Archives for posts with tag: the guardian

I  agree heartily with culinary go-to man Hugh Fearnley-Whittingstall when he  says ‘…what’s not to love about lovage?’

Levisticum officinale is an unfussy plant that pops up each spring without fail. It seems to tolerate quite a bit of shade, lack of water as well as  general neglect. Although ours doesn’t grow to the two metres that some people’s plants seem to it does provide pungent leaves for at least ten months of the year.

In keeping with our medium-term goal of providing almost all our food from the garden I decided that the lovage needs to be eaten as a main component of a meal and not just as an occasional leaf in a salad or a sprig in a soup.

As usual Google was my first port of call when I decided I needed to make a soup using the fresh young lovage and the slowly ageing lettuce in our garden. Number five on the page was Hugh Fearnley-Whittingstall’s Lovage Recipes courtesy The Guardian website. I clicked through to find a recipe for a lovage and lettuce soup.

Lovage leaves

Hugh says ‘…one of the most intriguing and versatile of herbs, yet when was the last time you saw it in a shop or even growing in someone’s garden? Time to redress the balance …’ I find myself agreeing with Hugh once again – at least as far as lovage being intriguing – although just how versatile it is remains to be seen in the upcoming weeks. Here’s a start. I didn’t follow Hugh’s recipe but went my own way and made a soup with ingredients I had on hand –  a smoked pork fillet, sour cream and three of these lettuces. With gay abandon – tempered with just a little bit of doubt – I used way more lovage than Hugh suggested. I’m pleased I did. The lovage flavour wasn’t overwhelming at all and I and the other lucky recipients of the meal all found it delicious.

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LOVAGE AND LETTUCE SOUP

Very slowly fry two large finely chopped onions in a large heavy pot in olive oil until very soft. Add four crushed garlic cloves, six very finely chopped young lovage stalks with their accompanying leaves and a diced smoked pork fillet. Add a few very generous grindings of black pepper. Fry all of this very slowly on a low heat for a long time until very tender. (It took me so long that I unfortunately had to miss a school PTA meeting)  I kept the lid on for much of the time.

In the meantime roughly chop three lettuces and cook them briefly in a couple of litres of vegetable stock.

Pick out about half the pork fillet but don’t worry if some of the onion and lovage stick to it.

Combine the lettuce and lovage mixtures, blend until nice and smooth and return to the  pot. Bring to the boil, add the reserved pork fillet and about a cup of sour cream and heat through. Serve the glorious green soup as a light but entirely satisfying supper.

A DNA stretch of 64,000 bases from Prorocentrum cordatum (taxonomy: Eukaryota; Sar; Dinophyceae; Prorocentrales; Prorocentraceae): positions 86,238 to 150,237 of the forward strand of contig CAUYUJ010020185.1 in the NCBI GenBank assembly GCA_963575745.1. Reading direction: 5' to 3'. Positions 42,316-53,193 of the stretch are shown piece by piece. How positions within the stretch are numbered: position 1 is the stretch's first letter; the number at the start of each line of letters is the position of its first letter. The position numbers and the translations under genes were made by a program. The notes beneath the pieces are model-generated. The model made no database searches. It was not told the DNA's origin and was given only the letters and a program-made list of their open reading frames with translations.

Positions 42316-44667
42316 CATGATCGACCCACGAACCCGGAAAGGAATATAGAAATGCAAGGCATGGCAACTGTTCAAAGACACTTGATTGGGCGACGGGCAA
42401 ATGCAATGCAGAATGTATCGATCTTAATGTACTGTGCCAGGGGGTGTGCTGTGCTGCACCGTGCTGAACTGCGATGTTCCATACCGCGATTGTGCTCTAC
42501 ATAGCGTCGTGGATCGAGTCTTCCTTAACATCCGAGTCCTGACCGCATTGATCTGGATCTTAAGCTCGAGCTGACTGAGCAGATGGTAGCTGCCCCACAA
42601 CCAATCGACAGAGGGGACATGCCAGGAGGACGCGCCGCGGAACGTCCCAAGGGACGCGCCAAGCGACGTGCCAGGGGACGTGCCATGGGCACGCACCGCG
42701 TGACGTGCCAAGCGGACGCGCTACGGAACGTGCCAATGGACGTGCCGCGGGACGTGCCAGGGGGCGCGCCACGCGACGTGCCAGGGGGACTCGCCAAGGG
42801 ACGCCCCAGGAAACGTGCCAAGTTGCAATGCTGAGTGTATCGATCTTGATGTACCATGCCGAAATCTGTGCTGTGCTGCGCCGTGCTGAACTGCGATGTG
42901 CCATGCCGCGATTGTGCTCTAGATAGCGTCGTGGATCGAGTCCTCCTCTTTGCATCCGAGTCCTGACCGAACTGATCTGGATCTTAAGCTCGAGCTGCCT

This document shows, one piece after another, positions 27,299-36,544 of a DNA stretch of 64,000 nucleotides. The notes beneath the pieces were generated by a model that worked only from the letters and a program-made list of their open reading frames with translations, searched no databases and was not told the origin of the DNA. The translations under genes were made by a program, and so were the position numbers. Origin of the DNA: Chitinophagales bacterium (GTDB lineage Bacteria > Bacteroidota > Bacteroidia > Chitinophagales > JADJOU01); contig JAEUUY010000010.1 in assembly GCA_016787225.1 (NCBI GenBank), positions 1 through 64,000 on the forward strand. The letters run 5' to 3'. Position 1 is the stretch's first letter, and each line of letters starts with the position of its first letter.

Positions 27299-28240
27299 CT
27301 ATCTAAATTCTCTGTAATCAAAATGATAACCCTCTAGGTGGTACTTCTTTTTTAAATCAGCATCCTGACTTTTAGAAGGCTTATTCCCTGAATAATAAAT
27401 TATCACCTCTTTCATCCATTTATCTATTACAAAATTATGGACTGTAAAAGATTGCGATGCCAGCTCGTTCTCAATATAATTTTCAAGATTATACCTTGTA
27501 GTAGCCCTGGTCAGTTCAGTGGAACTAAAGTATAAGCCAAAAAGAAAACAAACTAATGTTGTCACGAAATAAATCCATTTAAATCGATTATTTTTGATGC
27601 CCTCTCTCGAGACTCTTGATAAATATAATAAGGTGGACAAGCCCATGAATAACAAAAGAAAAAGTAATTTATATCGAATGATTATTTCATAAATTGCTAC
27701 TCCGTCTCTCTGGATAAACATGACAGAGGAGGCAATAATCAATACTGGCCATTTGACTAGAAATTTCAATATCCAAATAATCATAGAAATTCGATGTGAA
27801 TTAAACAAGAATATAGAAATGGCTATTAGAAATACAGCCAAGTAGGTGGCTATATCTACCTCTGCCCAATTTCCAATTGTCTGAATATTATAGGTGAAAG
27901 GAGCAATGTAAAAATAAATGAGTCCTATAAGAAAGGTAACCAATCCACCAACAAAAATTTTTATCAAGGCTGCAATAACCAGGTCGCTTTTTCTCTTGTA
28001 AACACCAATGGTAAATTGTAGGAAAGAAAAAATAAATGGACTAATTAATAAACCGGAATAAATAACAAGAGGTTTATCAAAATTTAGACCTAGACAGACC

Chopped lovage

I’ll be making this soup again, without the pork I think, but will add a big bunch of tarragon as per Kevin Lee Jacobs. And then I’m keen to try lovage tempura, lovage fritters and candied lovage.

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When I went into the supermarket in Northampton to buy the sugar for the hedgerow jelly I noticed they had samphire in the fresh produce section. I’ve been reading about samphire for some years now and had always wanted to try it so although I was supposed to be running down the food supplies aboard narrowboat Patience I decided I HAD to buy some samphire. Of course I had no clue how one was supposed to cook samphire – if one even cooked it at all. But what I did know was that I was definitely going to make it work with the ingredients we had on the boat.

Another quick Google search told me that samphire mixes really very nicely with spaghetti(which we had in the galley) and Hugh came up with ideal  cooking method –  ‘Add the samphire to the pasta pan for the last two minutes of cooking time.’ I improvised with the rest of the recipe by frying bacon, garlic, a shallot  and red peppers to which added a little leftover cream and let it bubble and reduce. I then tossed the sauce lightly with the spaghetti samphire mix and served it with some parmesan and lots of black pepper.

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And what I do know now is that I love that salty, crunchy, green gem of a plant. I have to get back to the UK for the next samphire season!

Who could resist the the ripe (and some not so ripe) fruit growing so temptingly along the banks of the River Nene? Elderberries, sloes, blackberries and small apples. We were on narrowboat Patience for the last few days of our six week trip from Braunston Marina to Cambridgeshire and back when all the hedgerow fruits seemed to ripen.

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At first I thought it was too late in the trip to be gathering fruit and cooking it what with having to tidy up and sort out the boat, pack and devote hours each day to work but it seemed churlish to ignore the delights of the river bank so I started picking fruit each time I operated one of the string of locks along that stretch of the river.

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A quick google search turned up the perfect hedgerow jelly recipe by Hugh Fearnley Whittingstall on The Guardian website. Thank you to Hugh – the recipe really was perfect! I’m just sorry I didn’t pick any haws or rowan berries. I think they were ripe but I didn’t know they were edible. Next time….

Hedgerow fruits in the pot

I had neither sugar, a scale nor a jelly bag on the boat but some guesswork took care of the weighing problem and a pair of ugly brown pantihose turned into a serviceable jelly bag. And we moored in Northampton that night so I could dash to the nearby supermarket for the sugar.

The jelly was so delicious eaten with cheese and oat cakes and I just can’t wait to be back on the boat in late August again.